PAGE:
‘Regulation through litigation’ is making downstream supply chain due diligence more important
The majority of recent domestic mandatory due diligence laws passed by countries around the world focus on upstream relationships. They ban companies from purchasing goods or services from suppliers with links to forced labour, conflict or other human rights abuses.
The EU is currently debating whether companies should also be held accountable for the conduct of their downstream relationships. But whether the Corporate Sustainability Mandatory Due Diligence Directive (CSMDD) is passed into law or not, it is becoming increasingly common for lawsuits to be brought against companies that fail to conduct downstream due diligence, producing what is referred to as ‘regulation through litigation’.
- In the UK last year, the Court of Appeals for England and Wales ruled that a UK broker acting on behalf of a ship owner could potentially be liable for the death of a worker at a shipyard in Bangladesh.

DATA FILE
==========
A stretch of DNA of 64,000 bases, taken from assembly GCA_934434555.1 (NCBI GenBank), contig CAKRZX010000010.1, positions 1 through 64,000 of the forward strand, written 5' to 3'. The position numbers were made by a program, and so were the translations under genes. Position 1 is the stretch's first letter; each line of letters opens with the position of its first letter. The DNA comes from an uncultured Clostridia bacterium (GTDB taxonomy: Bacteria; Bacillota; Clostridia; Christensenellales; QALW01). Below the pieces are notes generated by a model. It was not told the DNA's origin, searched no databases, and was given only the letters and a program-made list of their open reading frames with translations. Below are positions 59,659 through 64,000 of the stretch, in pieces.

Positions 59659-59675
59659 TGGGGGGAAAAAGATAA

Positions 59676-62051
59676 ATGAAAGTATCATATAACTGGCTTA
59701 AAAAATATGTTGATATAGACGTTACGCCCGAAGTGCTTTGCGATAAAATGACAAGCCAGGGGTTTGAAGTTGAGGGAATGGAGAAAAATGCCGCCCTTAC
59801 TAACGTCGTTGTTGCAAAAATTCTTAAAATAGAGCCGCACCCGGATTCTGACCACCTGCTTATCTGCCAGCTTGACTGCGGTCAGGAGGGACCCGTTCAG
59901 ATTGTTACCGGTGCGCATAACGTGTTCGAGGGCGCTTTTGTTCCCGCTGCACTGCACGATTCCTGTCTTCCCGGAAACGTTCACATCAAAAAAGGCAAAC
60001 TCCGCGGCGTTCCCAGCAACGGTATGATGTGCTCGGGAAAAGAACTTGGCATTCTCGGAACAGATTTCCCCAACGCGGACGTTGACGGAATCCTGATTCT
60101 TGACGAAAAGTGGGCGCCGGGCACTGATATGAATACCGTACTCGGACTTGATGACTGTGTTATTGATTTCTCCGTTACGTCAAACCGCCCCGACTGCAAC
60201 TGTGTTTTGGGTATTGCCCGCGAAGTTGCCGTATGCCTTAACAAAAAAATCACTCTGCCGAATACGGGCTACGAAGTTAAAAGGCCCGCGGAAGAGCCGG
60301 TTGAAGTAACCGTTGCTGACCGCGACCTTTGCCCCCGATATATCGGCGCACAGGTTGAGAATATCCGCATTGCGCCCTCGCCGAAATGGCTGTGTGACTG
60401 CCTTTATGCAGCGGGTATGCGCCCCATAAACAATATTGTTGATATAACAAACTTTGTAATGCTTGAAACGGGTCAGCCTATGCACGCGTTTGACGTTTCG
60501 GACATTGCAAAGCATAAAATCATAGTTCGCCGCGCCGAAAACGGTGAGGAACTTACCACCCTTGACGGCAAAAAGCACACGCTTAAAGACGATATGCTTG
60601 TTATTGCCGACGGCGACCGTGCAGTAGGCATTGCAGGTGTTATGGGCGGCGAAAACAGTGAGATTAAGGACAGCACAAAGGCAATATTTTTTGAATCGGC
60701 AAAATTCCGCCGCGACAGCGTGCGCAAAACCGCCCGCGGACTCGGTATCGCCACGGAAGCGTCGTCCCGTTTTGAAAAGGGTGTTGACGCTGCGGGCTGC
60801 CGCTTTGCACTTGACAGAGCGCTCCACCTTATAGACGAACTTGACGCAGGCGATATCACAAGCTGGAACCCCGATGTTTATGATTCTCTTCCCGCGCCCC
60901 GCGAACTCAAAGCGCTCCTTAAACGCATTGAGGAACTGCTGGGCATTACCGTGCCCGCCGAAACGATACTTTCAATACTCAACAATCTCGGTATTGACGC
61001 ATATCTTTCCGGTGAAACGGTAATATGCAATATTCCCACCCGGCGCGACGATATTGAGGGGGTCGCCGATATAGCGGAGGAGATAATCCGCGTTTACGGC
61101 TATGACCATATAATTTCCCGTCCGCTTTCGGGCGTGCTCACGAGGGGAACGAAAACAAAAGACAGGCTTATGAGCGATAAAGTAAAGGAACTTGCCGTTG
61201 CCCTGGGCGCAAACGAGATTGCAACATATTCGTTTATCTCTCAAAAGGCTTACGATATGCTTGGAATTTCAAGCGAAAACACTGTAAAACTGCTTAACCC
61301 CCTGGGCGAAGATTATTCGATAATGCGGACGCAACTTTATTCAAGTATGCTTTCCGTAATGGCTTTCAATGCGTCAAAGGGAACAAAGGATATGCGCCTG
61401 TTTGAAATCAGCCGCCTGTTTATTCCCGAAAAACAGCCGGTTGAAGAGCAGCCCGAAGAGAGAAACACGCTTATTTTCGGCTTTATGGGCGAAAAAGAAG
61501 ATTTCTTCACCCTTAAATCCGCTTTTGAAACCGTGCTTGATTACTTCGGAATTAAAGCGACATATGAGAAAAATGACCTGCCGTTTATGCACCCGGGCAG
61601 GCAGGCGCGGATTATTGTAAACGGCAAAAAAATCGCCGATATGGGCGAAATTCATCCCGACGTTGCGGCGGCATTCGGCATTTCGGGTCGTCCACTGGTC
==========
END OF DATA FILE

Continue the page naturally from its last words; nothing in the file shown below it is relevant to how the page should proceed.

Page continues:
- An Ohio court recently awarded $650 million in damages to two US counties who argued that several national pharmacy chains, arguing that the companies recklessly distributed large amounts of opioids.
- Two class actions were filed against US financial institutions for allegedly participating in and financially benefitting from Jeffrey Epstein’s sex trafficking activities.
There are many more such examples. They demonstrate how important it is to be aware of exactly who you are in business with, upstream and down. In the past, this might have been prohibitively difficult, but, with Xapien, carrying out detailed supply chain due diligence can be done in minutes by simply typing a name and hitting search. It automates the process of looking for patterns of risk by reading every internet site, media article or blog about a company or person and their associates. Risks and patterns are extracted and summarised, giving you up and downstream supply chain clarity.
To find out more about how Xapien can help you, get in touch.
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